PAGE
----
Guatemala Expat Feed
Sign In or Sign Up to post a new topic
busman7 replied to the thread Banking questions on the Guatemala forum on April 27, 2015:
DeliaLopez initially posted:
I was trying to post on the banking topic already created and it won't let me? I have read you need a Guatemalen to help you get an account at BAM and Citi says it needs 3 months utility bills. So does BAM pay 5% like citibank does? We have applied for Pensianodo residency and it takes a few months from them accepting the docs. So I only have the papers with the number from Immigration showing application has been made. Anyone have answers to these questions? Also we found a lot that seems a good buy, do we go to an abrogado to handle the title search, transfer etc Can that be closed before the Pensianado paperwork is over? Thank you D
busman7 replied 6 hours ago with:
I would also advise you to live in the area for a year or so before buying to make sure you like the area and also a lot that looks fine in the dry season, can be under water in a prolonged period of rain in the wet season.
AlPavarotti replied 9 hours ago with:
Please don't get me wrong. I'm not trying to scare you. Just trying to advise you to be cautious on how to proceed with the purchase. But believe it or not that, from experience I'm telling you that if you were in Mexico or in some other latin country things would be much more complicated. I don't know what plans you have for the lot you want to buy. But when you own a piece of land you can have a beautiful pre-fabricated home built on your site at a very reasonable price. I've only seen the models in guatemala city. The company has been building them for many years.And it's called Casas tipo Canadiense. And you can google the name on line to check it out. I bought and sold real estate in guatemala years ago for my own use. And I never had any problems. You could also have your tramitador when he goes to check the title to ask for a written certification, which cost a few quetzales. But it takes about two days before you can pick it up. You're doing fine. And I'm sure you'll be OK. I don't know how long you've lived in guatemala. But if you haven't lived there for a few years. I'd wait to get to learn how things are done there before rushing to buy real estate. Because if you're not happy with it, is not going to be easy to try to sell it. Good luck.
Sign In or Sign Up to reply
property in GuatemalaLand located just outside San Marcos La Laguna, with great views. 6,000 above the road, great location to build a house. Facing South West.Municipal water near by , electricity as well
kweary replied to the thread GPS Car Navigation on the Guatemala forum on April 20, 2015:
Xpatch initially posted:
Does anyone use an after market GPS or iPhone navigation setup in theri car. I have a car in Antigua without GPS and the Garmin Co., and GPS online, do not sell digital maps for Guatemala. Is it possible to buy a GPS unit in Guatemala loaded with the countries map. Or does anyone have a good at to navigate without having to use paper maps? Thanks.?
kweary replied on April 20, 2015 with:
You can buy maps for your Garmin that will work in Guatemala at this site: http://www.gpstravelmaps.com/gps-maps/central-america/guatemala.php BUT you don't have too... All you have to do is go to this site http://garmin.openstreetmap.nl/ and select the regions you want to download, then upload them onto your GPS. All for free. Alternatively you can download ORUX maps if you use an Android phone, then download maps for Central America. This will not use your data plan. This is also free. I've done and have used both of these methods (still do in fact).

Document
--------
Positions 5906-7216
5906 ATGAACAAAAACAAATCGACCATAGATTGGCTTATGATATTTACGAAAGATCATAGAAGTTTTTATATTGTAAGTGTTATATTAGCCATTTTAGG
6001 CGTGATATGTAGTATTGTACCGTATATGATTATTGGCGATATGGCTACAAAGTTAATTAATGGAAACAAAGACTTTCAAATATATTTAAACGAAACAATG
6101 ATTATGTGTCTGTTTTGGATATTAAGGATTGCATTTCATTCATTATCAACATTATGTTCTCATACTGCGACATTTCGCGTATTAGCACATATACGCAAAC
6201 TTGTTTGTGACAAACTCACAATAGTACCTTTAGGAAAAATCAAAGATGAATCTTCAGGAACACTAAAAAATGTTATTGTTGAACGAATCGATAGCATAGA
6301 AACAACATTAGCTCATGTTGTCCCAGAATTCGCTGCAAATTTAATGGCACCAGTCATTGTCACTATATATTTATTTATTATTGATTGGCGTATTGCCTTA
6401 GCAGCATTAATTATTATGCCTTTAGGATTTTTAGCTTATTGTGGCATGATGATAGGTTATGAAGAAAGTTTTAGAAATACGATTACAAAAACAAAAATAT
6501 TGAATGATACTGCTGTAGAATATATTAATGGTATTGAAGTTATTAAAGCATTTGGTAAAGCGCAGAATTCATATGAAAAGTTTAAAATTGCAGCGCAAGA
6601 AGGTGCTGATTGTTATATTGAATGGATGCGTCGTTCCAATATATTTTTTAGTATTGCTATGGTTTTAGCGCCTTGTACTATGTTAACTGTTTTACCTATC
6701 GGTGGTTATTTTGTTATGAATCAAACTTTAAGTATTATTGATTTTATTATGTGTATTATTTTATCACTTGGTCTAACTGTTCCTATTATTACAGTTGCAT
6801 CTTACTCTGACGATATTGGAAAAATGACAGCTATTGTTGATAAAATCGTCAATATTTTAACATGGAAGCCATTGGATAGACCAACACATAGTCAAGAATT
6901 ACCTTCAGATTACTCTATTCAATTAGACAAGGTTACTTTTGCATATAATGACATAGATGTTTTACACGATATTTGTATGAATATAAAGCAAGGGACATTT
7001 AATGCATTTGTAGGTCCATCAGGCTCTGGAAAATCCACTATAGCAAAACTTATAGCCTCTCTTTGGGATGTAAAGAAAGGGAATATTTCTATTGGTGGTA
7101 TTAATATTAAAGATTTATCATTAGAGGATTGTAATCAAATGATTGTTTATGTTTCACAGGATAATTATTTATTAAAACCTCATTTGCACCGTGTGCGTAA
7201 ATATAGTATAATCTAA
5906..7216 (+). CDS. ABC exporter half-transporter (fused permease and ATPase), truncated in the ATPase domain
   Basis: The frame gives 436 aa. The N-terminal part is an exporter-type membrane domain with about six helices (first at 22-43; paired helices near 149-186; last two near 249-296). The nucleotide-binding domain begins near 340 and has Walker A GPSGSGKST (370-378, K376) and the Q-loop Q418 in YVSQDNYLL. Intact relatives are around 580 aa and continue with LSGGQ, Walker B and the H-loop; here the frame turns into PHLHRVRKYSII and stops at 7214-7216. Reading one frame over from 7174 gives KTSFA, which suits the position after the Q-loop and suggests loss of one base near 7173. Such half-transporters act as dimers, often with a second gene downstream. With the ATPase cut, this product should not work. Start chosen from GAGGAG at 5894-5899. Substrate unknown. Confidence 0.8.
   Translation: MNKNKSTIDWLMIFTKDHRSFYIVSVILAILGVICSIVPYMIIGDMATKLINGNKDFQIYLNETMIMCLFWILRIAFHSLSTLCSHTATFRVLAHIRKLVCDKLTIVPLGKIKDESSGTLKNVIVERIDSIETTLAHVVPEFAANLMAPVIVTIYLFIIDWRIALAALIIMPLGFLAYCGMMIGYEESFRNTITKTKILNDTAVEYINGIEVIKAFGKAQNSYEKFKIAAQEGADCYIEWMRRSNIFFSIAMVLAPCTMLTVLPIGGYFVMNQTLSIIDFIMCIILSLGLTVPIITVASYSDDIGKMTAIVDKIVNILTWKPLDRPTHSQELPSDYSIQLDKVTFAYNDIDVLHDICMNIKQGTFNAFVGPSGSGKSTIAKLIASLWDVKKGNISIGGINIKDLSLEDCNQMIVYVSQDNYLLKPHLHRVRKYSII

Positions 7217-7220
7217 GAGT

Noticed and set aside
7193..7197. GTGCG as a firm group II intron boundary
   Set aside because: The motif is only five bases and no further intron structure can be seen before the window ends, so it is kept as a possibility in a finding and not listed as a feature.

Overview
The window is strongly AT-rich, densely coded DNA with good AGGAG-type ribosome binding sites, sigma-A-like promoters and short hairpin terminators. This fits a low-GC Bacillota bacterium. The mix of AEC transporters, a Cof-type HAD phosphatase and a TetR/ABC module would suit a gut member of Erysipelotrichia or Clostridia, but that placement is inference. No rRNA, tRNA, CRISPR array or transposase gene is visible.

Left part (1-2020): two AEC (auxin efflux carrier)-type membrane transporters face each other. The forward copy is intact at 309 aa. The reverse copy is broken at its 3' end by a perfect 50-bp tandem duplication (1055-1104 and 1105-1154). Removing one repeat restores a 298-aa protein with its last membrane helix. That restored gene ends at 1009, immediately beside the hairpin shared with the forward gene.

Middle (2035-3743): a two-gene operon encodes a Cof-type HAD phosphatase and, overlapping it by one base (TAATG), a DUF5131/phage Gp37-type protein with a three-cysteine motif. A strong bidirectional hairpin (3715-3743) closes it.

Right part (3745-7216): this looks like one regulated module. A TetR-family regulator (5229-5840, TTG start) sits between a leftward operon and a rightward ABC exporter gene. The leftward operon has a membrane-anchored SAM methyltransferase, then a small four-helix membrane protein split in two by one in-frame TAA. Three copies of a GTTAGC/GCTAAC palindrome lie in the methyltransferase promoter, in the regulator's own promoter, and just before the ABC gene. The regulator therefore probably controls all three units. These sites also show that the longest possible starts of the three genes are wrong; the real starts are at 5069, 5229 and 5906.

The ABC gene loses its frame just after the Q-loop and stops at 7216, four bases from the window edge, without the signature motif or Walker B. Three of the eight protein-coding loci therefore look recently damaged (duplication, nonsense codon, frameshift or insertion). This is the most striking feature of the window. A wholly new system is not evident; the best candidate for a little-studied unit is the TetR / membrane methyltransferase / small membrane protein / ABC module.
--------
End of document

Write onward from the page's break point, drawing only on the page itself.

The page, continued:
DeliaLopez replied on April 17, 2015 with:
I found a free map online it is an all volunteer effort they email it to you and you put it on a chip. I put the chip in our NUVI and it worked well last time in Guate and we were out in the sticks. search for garmin compatible fre download and you should find it. I am in Guate and my computer is in USA so I can't remember the name or anything. I was afraid it would not be good but we took the road south to Puerto San Jose then drove down the coast across a ferry above Montericco and up to Estanzuela, then Coban down the little roads through Rabbinal and had no problems, well with the map. Road construction slow buses in front. If NUVI said 1 hr it would be 2
Sign In or Sign Up to reply
property in Guatemala2 bedroom house on the shore of Lake Atitlan with incredible views of Santiago and the 2 Santiago volcanoes. Quiet and secluded, yet just 3 minutes by boat from town, this is a tranquil place to recharge.
property in Guatemala2 bedroom house with custom designed furniture, 2 full baths, 2 swimming pools, and almost 2 acres of grounds with winding stone walkways and gardens everywhere. Off the grid, boat access only but only a 3 minute boat ride to town. One bedroom fully equipped guest cottage with the same incredible views.
zaqwsx replied to the thread Bringing prescription drugs into Guatemala on the Guatemala forum:
DebAntigua initially posted:
We will be arriving in Guatemala using the 90 day tourist visa, but we plan to extend it and stay a full 6 months before heading back to the States. So we'll be gone for 6 months. I have a lot of prescription medications that I take on a regular basis, and in most cases I have been able to get enough on hand to cover me for the full 6 months. In addition, due to previous bariatric surgery, I have to take special vitamins and calcium and will be bringing a 6 month supply of those as well (which are 7 large bottles full of capsules, in original containers). I'm a bit worried about how Guatemalan customs might react to such large volumes of medications. All of the prescription items are in labeled containers with my name on the label, but it's still a lot of stuff. Questions: - Should I declare this on the form as drugs? Or is that question just referring to items for resale? - Will I owe any taxes or duty for these personal medications, since it is 6 months worth? - Anything advice you can share about how best to approach this with immigration will be appreciated!